The hospitality industry is one of the toughest to survive in. We see several restaurants opening up and closing within just one year of their establishment. Statistics show that the rate of failure is marginally higher than the rate of success of a restaurant. This is why we want to bring you the lessons learned by some top brands in turning around loss-making restaurants. Keeping in mind that failure teaches you much more than your success, we analyze the contingency plans of these brands in times of decreasing margins and distill insights from them for you. How these successful chains grew their restaurant sales from the verge of closure is definitely both inspiring and noteworthy!
How Top Restaurant Chains Dealt With Decreasing Margins
Here are some examples of top restaurant chains that dealt with decreasing margins and emerged stronger.
1. The Crucial Case Of McDonald’s
McDonald’s started with the then new idea of fast food with the launch of their first branch in the US Midwest. Instantly, the restaurant became the new talk of the town and the new generation’s favorite.
McDonald’s had many competitive advantages that led to the success of the brand. For starters, the brand had cut the service time from 20 minutes down to 30 seconds. This alone was enough to make it an instant hit among people in Chicago.
McDonald’s Strategy of Dealing With Decreasing Margins:
a. Affordable Menu: Instead of introducing more items to the menu, the brand launched cost-effective hamburgers, that people picked more than usual.
b. Creative Advertising: McDonald’s has always focused on advertising, which is why it was able to survive massive waves of competition from other brands. In 1967, the brand spent 1% of its sales on advertising, which was a lot of money then!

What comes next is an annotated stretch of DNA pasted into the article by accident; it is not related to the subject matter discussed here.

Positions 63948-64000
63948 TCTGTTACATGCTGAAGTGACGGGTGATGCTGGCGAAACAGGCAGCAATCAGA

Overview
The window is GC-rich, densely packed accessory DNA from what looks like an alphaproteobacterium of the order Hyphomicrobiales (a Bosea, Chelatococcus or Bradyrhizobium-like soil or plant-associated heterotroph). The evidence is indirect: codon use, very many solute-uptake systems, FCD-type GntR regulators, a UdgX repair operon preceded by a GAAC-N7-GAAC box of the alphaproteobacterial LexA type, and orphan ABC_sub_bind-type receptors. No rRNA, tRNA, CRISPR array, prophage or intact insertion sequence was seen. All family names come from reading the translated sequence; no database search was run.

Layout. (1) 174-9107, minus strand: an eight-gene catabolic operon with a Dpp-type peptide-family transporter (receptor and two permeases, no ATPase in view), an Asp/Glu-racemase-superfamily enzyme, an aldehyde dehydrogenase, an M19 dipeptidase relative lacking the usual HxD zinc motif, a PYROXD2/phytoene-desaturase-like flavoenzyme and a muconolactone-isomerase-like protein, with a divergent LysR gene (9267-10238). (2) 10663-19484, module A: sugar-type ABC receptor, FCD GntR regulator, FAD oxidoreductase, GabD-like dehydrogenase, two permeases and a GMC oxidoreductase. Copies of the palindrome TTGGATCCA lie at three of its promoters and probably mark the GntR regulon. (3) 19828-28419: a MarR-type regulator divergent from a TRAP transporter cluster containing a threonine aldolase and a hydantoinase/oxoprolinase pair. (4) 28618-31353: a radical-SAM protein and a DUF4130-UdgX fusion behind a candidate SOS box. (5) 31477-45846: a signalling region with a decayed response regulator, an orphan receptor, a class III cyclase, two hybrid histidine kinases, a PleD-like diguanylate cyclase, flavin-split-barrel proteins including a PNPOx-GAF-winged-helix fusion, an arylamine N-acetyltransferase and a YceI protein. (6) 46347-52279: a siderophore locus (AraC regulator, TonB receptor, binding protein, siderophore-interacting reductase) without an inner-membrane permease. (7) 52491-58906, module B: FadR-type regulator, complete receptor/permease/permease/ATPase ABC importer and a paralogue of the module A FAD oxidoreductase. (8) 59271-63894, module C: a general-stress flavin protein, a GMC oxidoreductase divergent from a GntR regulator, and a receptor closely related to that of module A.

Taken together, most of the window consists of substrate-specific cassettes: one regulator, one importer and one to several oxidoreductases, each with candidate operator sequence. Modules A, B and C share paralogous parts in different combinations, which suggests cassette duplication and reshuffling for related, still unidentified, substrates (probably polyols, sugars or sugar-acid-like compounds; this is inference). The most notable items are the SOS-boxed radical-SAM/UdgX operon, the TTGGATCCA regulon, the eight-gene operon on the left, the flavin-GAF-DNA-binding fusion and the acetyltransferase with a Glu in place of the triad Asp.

c. Customer Satisfaction: The third aspect of their strategy was to make the customer happy, no matter what. The introduction of a happy meal with a toy attracted many families. It also made more people think of the restaurant as a happy place.
d. Fast Service: Quick service has been one of the most attractive features of the brand. This is why a varied range of population, ranging from school kids to office going adults, like to visit here.
e. Menu Innovation, Brand Innovation: Innovation worked in their favor! With time, the brand innovated everything from their logo to the menu. The touch of newness made customers ask for more. Along with that, they marketed the innovations real well!
2. KFC Dealing With Closing Down Of Two-Thirds Of Its Branches Around The UK
This happened when the restaurant chain switched its logistic partners from Bidvest Logistics to DHL. The new partner worked on a completely different supply chain model that failed to deliver essential supplies of chicken to 750 of its 900 outlets in the UK. Since KFC moved from a decentralized system to a centralized one, probably to decrease operational costs, it wasn’t able to cope up with the increasing demands from the customers.
Here’s what it teaches us!
a. Centralized Operations Work, But Be Careful:
Big restaurant chains know how centralized operations reduce their operational costs marginally. Since a single massive warehouse acts as the hub for most of your supply operations, you can save money by building it in a cheap city or town, which drives down the cost of acquiring the land. Lower prices, better processes, and more storage are a few other benefits of having a centralized system. What you need to remember is that a centralized system works best if your business model does not depend on deliveries, and the consumer demand is stable.